Clinical and translational medicine (CTM) has been highly emphasized since Dr. Elias Zerhouni, the former director of the National Institutes of Health, proposed “The NIH Roadmap” in 2003. CTM is an emerging area comprising multidisciplinary research from basic sciences to medical applications and entails a close collaboration between clinicians and basic scientists across institutes. It is further defined as a two-way road: bench-to-bedside and bedside-to-bench, to translate discoveries from the bench into clinical application and/or the translation of clinical findings into the understanding of molecular mechanisms. CTM was emphasized to play a unique and critical role in optimizing new biotechnologies, improving clinical application of new therapeutic concepts, and ultimately improving the quality of life for patients. The emergence of translational science highlights the unifying framework that bridges the continuum of knowledge creation and deployment, converting fundamental discoveries to human application, advancing the information into clinical practice, disseminating best clinical practices into communities and, ultimately, modifying the behavior of populations to improve global health.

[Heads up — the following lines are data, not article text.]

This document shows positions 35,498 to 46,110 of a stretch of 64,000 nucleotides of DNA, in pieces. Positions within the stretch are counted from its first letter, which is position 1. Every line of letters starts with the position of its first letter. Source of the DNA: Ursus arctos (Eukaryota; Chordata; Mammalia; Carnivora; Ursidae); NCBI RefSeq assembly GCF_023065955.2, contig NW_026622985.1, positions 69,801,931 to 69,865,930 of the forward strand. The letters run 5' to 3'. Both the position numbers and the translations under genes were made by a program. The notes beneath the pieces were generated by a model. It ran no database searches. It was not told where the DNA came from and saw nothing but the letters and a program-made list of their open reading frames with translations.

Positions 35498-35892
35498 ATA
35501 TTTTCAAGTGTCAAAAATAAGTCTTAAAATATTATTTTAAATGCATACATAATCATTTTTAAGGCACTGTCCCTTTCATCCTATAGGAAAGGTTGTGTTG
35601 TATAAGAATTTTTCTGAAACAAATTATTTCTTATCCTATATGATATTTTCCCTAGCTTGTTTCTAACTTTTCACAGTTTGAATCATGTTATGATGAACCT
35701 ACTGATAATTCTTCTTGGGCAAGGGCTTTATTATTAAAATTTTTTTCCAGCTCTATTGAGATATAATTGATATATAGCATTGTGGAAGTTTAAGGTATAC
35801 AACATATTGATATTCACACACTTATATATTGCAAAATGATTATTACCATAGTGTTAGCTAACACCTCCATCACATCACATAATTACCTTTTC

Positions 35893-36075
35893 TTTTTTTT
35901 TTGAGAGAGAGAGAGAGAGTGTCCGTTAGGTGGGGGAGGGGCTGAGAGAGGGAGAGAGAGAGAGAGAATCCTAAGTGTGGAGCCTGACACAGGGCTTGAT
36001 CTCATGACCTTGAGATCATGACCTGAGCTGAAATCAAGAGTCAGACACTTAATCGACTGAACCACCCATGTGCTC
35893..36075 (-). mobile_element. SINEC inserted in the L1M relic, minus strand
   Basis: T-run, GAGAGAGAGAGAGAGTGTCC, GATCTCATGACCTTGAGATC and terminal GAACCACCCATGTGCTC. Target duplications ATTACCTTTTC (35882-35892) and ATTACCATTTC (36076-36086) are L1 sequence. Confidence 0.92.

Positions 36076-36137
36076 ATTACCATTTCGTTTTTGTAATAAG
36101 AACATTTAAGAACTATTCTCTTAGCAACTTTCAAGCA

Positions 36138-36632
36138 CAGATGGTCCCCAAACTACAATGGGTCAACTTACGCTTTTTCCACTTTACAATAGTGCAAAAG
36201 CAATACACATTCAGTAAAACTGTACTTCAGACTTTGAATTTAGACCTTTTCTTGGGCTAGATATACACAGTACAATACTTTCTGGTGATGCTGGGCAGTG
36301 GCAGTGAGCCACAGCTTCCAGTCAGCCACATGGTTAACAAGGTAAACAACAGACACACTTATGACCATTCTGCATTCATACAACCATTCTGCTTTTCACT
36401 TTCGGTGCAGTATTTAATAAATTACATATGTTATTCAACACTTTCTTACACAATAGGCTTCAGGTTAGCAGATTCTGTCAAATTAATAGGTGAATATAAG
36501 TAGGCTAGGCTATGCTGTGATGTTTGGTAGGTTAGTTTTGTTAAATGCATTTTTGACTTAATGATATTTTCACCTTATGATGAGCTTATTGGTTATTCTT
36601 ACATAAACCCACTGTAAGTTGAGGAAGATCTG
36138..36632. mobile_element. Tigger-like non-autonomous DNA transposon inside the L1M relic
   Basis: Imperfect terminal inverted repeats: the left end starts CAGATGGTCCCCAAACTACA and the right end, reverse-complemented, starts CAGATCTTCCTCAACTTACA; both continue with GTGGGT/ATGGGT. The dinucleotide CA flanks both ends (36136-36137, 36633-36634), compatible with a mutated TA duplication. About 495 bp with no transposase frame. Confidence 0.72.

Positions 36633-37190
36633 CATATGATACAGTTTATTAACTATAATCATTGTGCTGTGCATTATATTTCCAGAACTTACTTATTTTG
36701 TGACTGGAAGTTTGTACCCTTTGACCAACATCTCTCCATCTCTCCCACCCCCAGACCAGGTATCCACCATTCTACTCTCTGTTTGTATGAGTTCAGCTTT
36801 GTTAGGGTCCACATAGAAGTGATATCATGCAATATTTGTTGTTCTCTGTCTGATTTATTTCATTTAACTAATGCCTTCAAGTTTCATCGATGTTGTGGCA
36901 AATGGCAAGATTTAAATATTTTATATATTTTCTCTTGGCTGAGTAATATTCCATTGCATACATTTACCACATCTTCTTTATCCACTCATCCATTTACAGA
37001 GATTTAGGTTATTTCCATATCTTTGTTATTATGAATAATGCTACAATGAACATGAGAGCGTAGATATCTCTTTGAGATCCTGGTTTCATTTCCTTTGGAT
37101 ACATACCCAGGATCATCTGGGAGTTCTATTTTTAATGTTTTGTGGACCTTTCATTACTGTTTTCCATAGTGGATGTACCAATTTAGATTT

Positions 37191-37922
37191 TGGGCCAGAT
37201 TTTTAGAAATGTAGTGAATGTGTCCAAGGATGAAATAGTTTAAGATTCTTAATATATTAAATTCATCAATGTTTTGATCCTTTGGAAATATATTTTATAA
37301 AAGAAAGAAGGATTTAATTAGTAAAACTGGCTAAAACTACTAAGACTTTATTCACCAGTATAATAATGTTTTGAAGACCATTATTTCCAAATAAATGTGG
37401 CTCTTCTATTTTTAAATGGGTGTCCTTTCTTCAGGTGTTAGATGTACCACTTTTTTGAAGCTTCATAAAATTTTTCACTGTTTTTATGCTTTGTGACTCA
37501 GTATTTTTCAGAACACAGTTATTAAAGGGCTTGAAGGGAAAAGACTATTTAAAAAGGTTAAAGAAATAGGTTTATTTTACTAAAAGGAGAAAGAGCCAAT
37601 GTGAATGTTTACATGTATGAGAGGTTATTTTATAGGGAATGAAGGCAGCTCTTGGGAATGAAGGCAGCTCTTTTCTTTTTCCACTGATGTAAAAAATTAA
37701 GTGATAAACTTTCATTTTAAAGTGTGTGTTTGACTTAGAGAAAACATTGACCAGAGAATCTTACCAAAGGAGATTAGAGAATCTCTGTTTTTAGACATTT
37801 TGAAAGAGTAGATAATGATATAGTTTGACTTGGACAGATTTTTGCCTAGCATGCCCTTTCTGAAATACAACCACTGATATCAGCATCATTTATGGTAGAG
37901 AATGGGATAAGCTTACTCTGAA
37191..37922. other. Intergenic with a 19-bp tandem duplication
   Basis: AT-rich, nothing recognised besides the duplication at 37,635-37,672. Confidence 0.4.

It is of great significance to promote CTM among clinicians, basic researchers, biotechnologists, politicians, ethicists, sociologists, or investors and coordinate these efforts among different countries. CTM as an inter-disciplinary science is developing widely and become a global priority. The 2012 Sino-American Symposium on Clinical and Translational Medicine (SAS-CTM) as one of milestone conferences on CTM was organized by Chinese Academy of Engineering, Chinese Academy of Medical Sciences, The U.S. National Institutes of Health Clinical Center, and GlobalMD Organization. The SAS-CTM was established as a bridge between China and the U.S. to exchange ideas on clinical and translational research, built up the highest level and most influential collaboration platform, and attract the special attention from leadership and opinion leaders of academies, institutions, societies, communities, governments, investors, or regulatory offices. A number of important issues on public health, clinical research, drug development, or collaborations were addressed and discussed.